Bits & Pieces

Rodney GIESLER, Mary Giesler, Plaintiffs, v. EARL HENRY HIRCHERT AND KRAFT, LLC

United States District Court, D. South Dakota, Western Division.

Rodney GIESLER, Mary Giesler, Plaintiffs,





Signed 01/31/2018

Attorneys and Law Firms

Cassidy M. Stalley, Steven J. Oberg, Lynn, Jackson, Shultz & Lebrun, PC, Rapid City, SD, for Plaintiffs.

Eric C. Schulte, Davenport, Evans, Hurwitz & Smith, Sioux Falls, SD, for Defendants.




DANETA WOLLMANN, United States Magistrate Judge

*1 This is a diversity action arising out of a collision between a semi tractor-trailer and a farm tractor on February 16, 2015, on South Dakota Highway 73 in Perkins County. Plaintiffs Rodney Giesler and Mary Giesler filed a Motion to Amend the Complaint (Doc. 12) requesting leave to add a claim for punitive damages against Defendants Earl Hirchert and Kraft LLC. United States District Court Judge Jeffrey L. Viken, Chief Judge, referred Plaintiffs’ Motion to this magistrate judge for determination. (Doc. 24).




The relevant facts as alleged in the proposed Amended Complaint are as follows. Defendant Earl Hirchert operated a semi tractor-trailer unit for his employer, Defendant Kraft LLC. (Doc. 12-1 at p. 2). On February 16, 2015, Mr. Hirchert was traveling north on South Dakota Highway 73 when he saw an oncoming gas truck in the southbound lane at a distance. After driving over a dip in the highway, Mr. Hirchert then saw plaintiff Rodney Giesler’s farm tractor traveling in the northbound lane, about a quarter-mile ahead of him. The highway was snowy and slippery; nevertheless, Mr. Hirchert waited to apply his brakes, and realized he was approaching the farm tractor too quickly to slow down. Mr. Hirchert decided to try to pass the farm tractor, even though he was in a no-passing zone and he knew the gas truck was approaching in the southbound lane. (Doc. 12-1 at p. 3). While passing the farm tractor, Mr. Hirchert engaged his brakes, which caused the rear of the semi-trailer to slide sideways and impact the farm tractor. The impact broke the farm tractor’s axle housing and the tractor spun and rolled into the ditch, pinning Mr. Giesler and causing him to suffer a variety of serious injuries. (Doc. 12-1 at p. 3–4). Following the accident, Kraft LLC was cited for violating the Federal Motor Carrier Safety Regulations: the tractor-trailer involved in the accident was equipped with inadequate brake linings, violated the minimum tire tread depth requirements, and its brakes were out of adjustment on two of the three trailer axles. (Doc. 12-1 at p. 5–6).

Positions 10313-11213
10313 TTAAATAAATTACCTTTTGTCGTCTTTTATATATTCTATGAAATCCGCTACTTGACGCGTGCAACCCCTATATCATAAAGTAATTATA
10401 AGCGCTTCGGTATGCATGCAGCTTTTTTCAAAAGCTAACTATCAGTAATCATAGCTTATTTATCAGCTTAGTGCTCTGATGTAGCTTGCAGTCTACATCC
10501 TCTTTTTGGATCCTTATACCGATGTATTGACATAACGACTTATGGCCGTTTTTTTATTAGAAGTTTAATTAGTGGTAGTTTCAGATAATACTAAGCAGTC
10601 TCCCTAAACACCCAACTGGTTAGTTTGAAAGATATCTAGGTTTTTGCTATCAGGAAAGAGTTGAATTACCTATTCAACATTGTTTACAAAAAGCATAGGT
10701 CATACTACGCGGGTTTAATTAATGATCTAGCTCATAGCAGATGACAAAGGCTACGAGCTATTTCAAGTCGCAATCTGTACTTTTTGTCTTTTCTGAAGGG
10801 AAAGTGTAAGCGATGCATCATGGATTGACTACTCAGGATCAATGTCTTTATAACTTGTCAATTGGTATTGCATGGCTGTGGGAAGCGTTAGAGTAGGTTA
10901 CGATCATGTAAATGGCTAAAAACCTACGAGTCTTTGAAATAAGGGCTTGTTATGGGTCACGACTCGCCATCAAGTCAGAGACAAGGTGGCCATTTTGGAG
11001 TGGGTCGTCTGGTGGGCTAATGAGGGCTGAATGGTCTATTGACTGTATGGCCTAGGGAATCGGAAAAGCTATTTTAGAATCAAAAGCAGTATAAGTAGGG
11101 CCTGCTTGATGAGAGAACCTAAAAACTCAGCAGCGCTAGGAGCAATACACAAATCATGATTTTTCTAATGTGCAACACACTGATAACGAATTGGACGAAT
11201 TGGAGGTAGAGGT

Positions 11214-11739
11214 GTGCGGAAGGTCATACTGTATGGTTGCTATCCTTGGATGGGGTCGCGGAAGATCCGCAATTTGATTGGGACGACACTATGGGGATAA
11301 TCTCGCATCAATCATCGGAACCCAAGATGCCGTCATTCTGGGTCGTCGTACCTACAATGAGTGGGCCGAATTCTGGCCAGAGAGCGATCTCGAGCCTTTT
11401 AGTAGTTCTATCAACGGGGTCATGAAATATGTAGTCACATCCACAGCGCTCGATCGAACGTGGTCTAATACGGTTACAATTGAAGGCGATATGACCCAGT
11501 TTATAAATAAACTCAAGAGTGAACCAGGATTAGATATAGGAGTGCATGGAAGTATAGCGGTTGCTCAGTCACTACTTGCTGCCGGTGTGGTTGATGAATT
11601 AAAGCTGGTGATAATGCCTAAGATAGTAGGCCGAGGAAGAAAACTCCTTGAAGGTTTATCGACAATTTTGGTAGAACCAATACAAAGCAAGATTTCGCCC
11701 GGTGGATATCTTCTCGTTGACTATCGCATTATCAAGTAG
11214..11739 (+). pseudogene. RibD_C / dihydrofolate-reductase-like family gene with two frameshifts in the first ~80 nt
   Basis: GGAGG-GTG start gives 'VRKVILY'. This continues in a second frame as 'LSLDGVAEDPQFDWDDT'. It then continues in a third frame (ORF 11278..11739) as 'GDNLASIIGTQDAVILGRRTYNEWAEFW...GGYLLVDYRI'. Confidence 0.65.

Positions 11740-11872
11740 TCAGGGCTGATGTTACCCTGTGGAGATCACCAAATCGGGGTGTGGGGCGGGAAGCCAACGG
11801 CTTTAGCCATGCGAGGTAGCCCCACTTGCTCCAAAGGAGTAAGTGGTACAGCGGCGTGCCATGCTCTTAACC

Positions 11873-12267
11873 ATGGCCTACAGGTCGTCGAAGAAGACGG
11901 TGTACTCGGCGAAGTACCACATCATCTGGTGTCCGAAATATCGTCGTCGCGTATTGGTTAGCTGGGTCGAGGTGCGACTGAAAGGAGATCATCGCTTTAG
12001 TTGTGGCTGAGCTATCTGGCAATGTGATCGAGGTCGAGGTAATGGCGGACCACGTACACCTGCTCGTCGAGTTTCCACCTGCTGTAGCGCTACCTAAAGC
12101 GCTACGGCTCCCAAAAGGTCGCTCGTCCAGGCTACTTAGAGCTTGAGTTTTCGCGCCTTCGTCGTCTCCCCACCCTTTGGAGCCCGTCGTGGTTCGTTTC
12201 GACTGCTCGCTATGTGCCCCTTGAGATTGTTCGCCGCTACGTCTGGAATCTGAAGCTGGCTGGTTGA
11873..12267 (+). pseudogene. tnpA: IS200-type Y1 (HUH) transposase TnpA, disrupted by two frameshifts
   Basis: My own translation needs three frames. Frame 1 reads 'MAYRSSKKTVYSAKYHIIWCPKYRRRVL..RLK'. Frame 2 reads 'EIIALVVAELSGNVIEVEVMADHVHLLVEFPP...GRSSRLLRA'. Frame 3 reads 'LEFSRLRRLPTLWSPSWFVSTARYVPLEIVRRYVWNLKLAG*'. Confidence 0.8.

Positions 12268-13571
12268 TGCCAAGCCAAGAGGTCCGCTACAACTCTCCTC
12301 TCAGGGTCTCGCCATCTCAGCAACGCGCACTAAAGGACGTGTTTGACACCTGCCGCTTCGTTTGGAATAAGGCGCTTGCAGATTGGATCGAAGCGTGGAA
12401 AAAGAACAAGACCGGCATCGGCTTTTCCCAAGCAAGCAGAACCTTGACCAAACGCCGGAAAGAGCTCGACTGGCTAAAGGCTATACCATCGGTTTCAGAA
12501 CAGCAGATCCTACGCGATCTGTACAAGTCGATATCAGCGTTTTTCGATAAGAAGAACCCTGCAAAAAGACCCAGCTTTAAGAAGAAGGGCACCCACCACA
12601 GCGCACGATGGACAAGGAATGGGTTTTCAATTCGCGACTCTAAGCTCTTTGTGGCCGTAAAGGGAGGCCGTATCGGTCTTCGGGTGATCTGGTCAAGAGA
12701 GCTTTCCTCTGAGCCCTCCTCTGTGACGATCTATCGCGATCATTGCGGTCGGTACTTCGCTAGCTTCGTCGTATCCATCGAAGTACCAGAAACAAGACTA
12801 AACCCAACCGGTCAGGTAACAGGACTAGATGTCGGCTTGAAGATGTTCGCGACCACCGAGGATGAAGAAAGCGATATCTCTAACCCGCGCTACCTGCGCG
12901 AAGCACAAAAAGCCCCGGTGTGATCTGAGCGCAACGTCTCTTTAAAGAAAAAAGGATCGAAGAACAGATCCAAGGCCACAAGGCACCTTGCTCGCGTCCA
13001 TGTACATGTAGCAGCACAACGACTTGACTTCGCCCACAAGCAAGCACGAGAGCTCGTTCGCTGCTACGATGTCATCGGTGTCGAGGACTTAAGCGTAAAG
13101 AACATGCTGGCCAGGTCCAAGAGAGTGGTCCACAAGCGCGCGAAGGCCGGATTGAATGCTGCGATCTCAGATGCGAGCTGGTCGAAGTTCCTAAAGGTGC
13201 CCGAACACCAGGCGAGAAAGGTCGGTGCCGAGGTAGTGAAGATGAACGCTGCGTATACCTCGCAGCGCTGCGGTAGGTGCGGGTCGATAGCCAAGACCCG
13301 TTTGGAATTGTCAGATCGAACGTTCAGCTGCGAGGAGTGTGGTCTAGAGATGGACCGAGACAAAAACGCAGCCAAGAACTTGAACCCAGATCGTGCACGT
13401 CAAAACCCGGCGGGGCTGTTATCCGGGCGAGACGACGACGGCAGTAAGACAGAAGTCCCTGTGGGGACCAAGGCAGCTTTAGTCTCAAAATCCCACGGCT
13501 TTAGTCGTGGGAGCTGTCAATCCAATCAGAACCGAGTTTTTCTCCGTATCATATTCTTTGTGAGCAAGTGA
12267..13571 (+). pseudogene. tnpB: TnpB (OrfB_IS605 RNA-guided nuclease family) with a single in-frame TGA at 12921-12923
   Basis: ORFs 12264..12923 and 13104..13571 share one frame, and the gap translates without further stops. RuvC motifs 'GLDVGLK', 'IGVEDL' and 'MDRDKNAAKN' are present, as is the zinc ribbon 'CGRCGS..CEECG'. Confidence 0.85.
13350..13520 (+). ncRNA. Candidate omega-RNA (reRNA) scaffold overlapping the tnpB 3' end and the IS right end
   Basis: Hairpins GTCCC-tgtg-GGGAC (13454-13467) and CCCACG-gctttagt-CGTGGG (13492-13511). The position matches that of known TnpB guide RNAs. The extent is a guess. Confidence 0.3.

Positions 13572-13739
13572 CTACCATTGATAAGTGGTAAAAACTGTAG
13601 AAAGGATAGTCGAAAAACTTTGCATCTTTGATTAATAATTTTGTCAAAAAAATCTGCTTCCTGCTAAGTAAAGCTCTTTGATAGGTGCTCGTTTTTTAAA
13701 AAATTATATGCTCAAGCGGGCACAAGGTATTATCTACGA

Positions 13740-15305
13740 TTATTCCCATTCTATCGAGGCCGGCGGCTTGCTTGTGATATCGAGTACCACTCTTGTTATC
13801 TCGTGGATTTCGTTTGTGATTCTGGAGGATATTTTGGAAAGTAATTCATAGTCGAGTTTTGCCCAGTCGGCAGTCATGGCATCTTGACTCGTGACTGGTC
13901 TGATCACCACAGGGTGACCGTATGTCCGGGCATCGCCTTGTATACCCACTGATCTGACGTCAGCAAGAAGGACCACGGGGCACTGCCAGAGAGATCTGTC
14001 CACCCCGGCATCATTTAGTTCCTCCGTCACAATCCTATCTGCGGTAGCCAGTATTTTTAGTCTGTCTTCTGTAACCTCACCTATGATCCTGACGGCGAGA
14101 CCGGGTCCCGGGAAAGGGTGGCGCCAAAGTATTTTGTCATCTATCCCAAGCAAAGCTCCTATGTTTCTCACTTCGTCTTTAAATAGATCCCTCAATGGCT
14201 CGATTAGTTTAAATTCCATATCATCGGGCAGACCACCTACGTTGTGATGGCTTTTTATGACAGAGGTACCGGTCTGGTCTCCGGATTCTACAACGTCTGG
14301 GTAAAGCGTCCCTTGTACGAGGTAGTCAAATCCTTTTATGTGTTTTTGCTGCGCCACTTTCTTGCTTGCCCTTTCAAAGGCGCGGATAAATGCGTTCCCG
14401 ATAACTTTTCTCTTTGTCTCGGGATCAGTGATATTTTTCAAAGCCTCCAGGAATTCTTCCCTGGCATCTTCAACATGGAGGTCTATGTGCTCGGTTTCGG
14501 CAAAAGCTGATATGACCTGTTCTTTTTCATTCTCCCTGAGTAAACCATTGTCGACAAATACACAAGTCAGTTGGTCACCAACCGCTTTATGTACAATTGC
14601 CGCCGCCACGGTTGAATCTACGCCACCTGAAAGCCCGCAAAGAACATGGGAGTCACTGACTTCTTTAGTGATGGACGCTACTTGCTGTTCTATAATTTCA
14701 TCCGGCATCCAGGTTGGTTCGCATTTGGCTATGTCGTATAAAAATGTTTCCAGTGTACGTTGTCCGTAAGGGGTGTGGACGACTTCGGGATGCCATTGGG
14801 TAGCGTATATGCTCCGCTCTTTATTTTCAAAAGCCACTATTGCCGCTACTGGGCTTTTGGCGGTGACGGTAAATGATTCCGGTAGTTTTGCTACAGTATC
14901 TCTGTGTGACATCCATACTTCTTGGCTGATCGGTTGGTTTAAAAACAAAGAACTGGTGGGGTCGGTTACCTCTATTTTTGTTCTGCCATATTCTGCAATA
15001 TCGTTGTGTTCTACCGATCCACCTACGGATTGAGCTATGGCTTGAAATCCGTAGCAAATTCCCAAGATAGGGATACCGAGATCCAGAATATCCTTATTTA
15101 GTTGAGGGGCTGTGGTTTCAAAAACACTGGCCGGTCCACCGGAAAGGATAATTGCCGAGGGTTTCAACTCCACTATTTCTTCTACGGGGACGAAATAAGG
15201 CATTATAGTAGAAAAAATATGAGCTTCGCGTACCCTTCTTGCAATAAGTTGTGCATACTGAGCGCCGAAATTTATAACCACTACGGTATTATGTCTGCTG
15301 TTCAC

The proposed Amended Complaint alleges that inadequate inspection and maintenance caused the cited deficiencies. (Doc. 12-1 at p. 5). Kraft LLC knew that the cited deficiencies could cause unequal braking, pulling, and difficulties controlling the semi-truck in an emergency stop. (Id.). Kraft LLC was aware that the Federal Motor Carrier Safety Regulations require drivers prepare and sign daily written reports on each operated vehicle, including on the vehicle’s tires and brakes; nevertheless, Kraft LLC had its drivers report deficiencies on a dry-erase board, and no written record or report was ever prepared or certified. (Doc. 12-1 at p. 6).


In support of their proposed claim for punitive damages, Plaintiffs allege that Mr. Hirchert and Kraft LLC failed to properly inspect and report deficient tires and brakes on the semi-truck, and failed to prepare written reports regarding necessary repairs and maintenance, thereby acting in reckless indifference to important safety rules regarding inspection, maintenance, and commercial vehicle operation. (Doc. 12-1 at p. 10–12). Plaintiffs further allege that Mr. Hirchert failed to operate the semi-truck with extreme caution in hazardous conditions, in violation of Section 392.14 of the Federal Motor Carrier Safety Regulations; violated state law by attempting to pass in a no-passing zone; violated state law by operating the semi-truck at a greater-than-reasonable speed in hazardous conditions; and acted in reckless indifference for the safety of other highway users. (Id.).




*2 Plaintiffs move to amend the Complaint to add a claim for punitive damages. (Doc. 12). Defendants argue that Plaintiffs fail to show good cause to amend the Complaint outside the court’s scheduling order. Even if Plaintiffs show good cause, Defendants argue that the proposed amendment is futile.



  1. Whether Plaintiffs Show Good Cause to Amend Complaint

Federal Rule of Civil Procedure 15 requires that “leave to amend a complaint ‘shall be freely given when justice so requires,’ but the granting of such a motion is left to the discretion of the district court.” Kaufmann v. Sheehan, 707 F.2d 355, 357 (8th Cir. 1983) (quoting Fed. R. Civ. P. 15(a)). “[A]bsent a good reason for denial—undue delay, bad faith or dilatory motive, repeated failure to cure deficiencies by amendments previously allowed, undue prejudice to the non-moving party, or futility of amendment—leave to amend should be granted.” Thompson–El v. Jones, 876 F.2d 66, 67 (8th Cir. 1989).


However, Rule 15(a) does not apply when, as here, the “district court has established a deadline for amended pleadings under FRCP 16(b).” Kozlov v. Assoc. Wholesale Grocers, Inc., 818 F.3d 380, 395 (8th Cir. 2016) (internal quotations omitted). The January 19, 2017, scheduling order established an amendment deadline of March 17, 2017. (Doc. 11). Thus, “the liberal policy favoring amendments no longer applie[d]” when Plaintiffs filed their motion to amend on August 15, 2017. Kozlov, 818 F.3d at 395. Rather, Plaintiffs must now make “a showing of good cause” to amend their complaint. Id.; Fed. R. Civ. P. 16(b)(4) (“A schedule may be modified only for good cause and with the judge’s consent.”).